Reply

      I could never be an author but I am a great reader. Love your books.

      • Judy Martinez
        Reply

        I enjoy reading your books. Thank you for the advice about writing. I would love to win a copy of any of your books.

  • Samantha Flynn
    Reply

    Mary , it was a very informative piece, I would love to write but I don’t have it in me ,I’m imaginative I just don’t have the words to express all the thoughts and feelings that make a great read , so I’m not sorry to say I’m a reader not a writer . Idler history and romance so all your books hit the right notes with me . Many thanks for your wonderful books

  • Tina Townsend
    Reply

    I’ve been writing for years but never seem to finish any of my novels. Never published anything though when I do finish a short story.

  • Charlotte Litton
    Reply

    I’m a long time fan, love reading but have never had an interest in writing.

  • Elizabeth Cornish
    Reply

    I do appreciate this so much. I had felt that I must get advice from others, which really isn’t me. I also felt that I had to plot things out…but I only ever have a general idea of a story and enjoy “seeing where it goes” or, when I know the ending, I just enjoy seeing what happens to get there. Sometimes, its just a “moment” that I want to evoke. I have written a few non-historical romances. But, my latest was my first regency. It is so hard to live up to your writing though!!! However, I wanted to try one because they are my favourite genre, and you have been my favourite author since you began publishing! My big challenge now is trying to figure out how one gets published. Stay tuned!

  • Jen Vandenbergh
    Reply

    I feel the same way you do, Mary. I do not want to workshop my writing with others. I live and breath my characters. I spend a lot of time reading and re-reading my work to improve it but it isn’t something anyone else can do. I know details about my characters that are never going to be revealed.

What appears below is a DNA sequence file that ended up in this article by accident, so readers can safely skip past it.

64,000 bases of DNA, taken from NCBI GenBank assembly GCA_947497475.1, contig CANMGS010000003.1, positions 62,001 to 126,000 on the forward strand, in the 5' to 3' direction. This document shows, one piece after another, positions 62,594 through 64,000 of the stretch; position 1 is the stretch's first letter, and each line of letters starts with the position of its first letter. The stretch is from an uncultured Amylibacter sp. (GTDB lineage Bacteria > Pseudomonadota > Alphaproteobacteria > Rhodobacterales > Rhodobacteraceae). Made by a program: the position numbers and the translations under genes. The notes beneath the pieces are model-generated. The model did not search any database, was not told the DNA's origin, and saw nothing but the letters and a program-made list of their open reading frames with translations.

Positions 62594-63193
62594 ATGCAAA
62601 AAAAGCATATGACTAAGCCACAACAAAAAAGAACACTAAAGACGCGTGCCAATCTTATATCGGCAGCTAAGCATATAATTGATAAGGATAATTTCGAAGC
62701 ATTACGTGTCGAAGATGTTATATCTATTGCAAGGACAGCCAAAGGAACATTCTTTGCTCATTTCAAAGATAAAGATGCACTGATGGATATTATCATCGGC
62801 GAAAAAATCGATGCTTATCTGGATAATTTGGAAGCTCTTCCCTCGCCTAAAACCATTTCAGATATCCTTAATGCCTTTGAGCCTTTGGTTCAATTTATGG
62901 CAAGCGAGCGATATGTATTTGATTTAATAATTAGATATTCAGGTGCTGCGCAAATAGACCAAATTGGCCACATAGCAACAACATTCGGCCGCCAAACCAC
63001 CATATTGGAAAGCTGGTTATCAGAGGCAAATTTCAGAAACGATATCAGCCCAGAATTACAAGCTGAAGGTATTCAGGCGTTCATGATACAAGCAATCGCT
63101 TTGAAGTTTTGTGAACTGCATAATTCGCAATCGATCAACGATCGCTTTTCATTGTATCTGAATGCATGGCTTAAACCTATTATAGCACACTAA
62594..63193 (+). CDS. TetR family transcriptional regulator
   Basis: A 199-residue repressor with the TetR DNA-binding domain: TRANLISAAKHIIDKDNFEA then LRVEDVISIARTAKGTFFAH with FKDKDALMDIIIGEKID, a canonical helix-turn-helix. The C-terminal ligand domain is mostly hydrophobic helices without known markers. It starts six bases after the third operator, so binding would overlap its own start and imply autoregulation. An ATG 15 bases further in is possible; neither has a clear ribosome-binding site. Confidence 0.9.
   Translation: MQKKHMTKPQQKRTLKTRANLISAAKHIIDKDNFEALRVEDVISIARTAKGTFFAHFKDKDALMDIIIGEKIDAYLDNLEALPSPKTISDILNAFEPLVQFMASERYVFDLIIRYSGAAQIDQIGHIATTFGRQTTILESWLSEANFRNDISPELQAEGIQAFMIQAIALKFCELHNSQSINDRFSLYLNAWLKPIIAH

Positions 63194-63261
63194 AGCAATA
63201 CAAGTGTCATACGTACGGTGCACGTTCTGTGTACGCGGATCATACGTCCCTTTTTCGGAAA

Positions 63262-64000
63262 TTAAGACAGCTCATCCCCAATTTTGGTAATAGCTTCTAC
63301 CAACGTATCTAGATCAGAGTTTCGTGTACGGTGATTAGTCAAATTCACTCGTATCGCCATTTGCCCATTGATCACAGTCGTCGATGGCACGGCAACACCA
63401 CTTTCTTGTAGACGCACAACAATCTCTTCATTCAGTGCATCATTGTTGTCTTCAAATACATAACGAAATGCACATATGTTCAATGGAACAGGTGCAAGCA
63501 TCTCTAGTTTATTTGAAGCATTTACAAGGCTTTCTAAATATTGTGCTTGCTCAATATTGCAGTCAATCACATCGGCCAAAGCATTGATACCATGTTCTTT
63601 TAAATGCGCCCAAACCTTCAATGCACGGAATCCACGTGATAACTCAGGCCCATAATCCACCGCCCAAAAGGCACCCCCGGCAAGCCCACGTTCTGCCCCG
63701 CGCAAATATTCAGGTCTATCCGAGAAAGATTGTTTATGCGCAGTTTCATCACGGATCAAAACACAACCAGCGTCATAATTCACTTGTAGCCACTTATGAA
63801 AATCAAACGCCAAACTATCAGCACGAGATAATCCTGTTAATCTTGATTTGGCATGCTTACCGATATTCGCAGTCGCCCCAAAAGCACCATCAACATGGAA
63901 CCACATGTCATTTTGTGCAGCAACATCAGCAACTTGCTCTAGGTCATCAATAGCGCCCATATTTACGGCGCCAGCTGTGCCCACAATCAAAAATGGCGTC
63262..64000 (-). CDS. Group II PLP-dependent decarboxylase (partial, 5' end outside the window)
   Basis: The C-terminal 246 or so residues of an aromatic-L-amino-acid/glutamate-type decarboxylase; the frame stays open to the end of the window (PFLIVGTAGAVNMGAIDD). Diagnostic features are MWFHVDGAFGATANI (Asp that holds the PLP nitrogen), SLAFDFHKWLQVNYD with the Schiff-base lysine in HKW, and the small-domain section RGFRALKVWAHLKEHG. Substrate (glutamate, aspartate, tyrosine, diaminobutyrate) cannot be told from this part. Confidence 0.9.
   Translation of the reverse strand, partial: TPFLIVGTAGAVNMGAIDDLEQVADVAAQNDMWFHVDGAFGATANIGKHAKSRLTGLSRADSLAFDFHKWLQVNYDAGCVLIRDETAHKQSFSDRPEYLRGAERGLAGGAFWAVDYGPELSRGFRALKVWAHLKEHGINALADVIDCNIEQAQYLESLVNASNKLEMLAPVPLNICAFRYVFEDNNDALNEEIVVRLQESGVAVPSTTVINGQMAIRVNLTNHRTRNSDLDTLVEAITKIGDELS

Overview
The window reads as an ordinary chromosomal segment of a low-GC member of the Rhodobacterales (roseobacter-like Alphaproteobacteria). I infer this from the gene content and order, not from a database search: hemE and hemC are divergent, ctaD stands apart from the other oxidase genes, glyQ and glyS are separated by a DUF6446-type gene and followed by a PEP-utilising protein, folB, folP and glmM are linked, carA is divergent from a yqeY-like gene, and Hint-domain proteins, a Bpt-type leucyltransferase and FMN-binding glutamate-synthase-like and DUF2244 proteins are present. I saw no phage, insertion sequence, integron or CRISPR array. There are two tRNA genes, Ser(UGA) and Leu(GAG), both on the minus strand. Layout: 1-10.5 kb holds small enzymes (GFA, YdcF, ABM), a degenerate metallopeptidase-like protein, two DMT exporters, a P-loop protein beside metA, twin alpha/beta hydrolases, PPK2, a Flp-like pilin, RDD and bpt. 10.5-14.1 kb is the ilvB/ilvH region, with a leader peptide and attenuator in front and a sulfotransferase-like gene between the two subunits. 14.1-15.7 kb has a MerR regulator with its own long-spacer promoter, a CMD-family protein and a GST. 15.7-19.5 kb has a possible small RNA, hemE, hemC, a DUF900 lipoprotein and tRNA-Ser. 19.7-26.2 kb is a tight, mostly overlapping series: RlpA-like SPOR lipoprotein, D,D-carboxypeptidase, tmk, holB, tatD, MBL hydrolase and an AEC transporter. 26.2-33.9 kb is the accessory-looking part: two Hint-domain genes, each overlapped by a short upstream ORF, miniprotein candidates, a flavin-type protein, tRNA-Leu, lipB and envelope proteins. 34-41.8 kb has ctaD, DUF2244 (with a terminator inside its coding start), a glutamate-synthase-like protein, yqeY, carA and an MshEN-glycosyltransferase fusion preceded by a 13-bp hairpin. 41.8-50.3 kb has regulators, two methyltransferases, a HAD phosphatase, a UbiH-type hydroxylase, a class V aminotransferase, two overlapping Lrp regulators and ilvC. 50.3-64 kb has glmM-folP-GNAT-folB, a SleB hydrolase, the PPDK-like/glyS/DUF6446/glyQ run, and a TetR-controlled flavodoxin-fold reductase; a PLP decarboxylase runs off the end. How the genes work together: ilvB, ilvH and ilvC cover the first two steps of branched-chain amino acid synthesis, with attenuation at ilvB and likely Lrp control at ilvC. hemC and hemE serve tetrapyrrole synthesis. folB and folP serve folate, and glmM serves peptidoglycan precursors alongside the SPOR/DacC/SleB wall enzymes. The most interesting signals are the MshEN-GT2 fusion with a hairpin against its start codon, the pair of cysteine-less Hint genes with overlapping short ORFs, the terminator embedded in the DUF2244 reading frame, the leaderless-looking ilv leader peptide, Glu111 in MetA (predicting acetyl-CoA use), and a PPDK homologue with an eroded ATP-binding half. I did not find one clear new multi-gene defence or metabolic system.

• Jacquelyn Benson
    Reply

    Yes to all of this. I’d add that this advice also applies to overcoming writer’s block. The inability to move forward with a story is a problem of process, not lack of divine inspiration. It simply means you haven’t yet found the tools for constructing a novel that work best in your unique hands. I went from an agonized “pantster” to very happily (and productively) developing my stories in increasingly detailed layers. If a technique isn’t working, experiment until you find the one that fits.

  • Abeer Salem
    Reply

    My dream was to be a famous writer. I used to write poems and articles when I was in college, but then I stopped for long time. I wish if could writ again.
    Your article motivated me. I love your novels.

  • Diane Faw
    Reply

    He was irresistible and heartless.

  • Jinny Kirby Baxter
    Reply

    I have been reading your books for years, Mary, and you persuaded my wanna-be-author self to write from the heart. So many of your books just reached into my heart and either made me cry or laugh or read it again. I met you at HRR 2019, and I was so impressed when you told me “I’m just Mary”. We talked for a bit and I realized that you were indeed, just Mary. How wonderful to transfer that attitude to your books and your life. I have written one book, (It took me 63 years, life you know) and am working on my second. You cannot know how much your words lifted me up. Every article you read, every author who tells you what to do, every class, they all start to muddle your thoughts until it’s not even your writing. So many of the “big” authors are not just themselves, many are very nice, some are a touch conceited, and many are not just anybody, they are the accumulation of all their books! That day in Spokane was a revelation to me, and not just in writing, in life. I am just Jinny. And I love your books and I love just Mary.

  • Kristina
    Reply

    I am nearly finished with my Masters in Creative Writing and I have valued so much of what I’ve learned. Not all of it fits my style of writing, but it has forced me out of my comfort zone of writing and given me a little more confidence. I do, however, completely agree with your advice. When I’m asked in school to detail my process, my answer is usually always, “I just write.” Of course, that never flies with the professors so I always have to detail more, but for the most part, I just write.

  • Monica Satterwhite
    Reply

    I love your work and your inspiring advice to up and coming writers. Hopefully one day, I’ll follow my dreams and try to get my own work published!

    • Betty Duncan
      Reply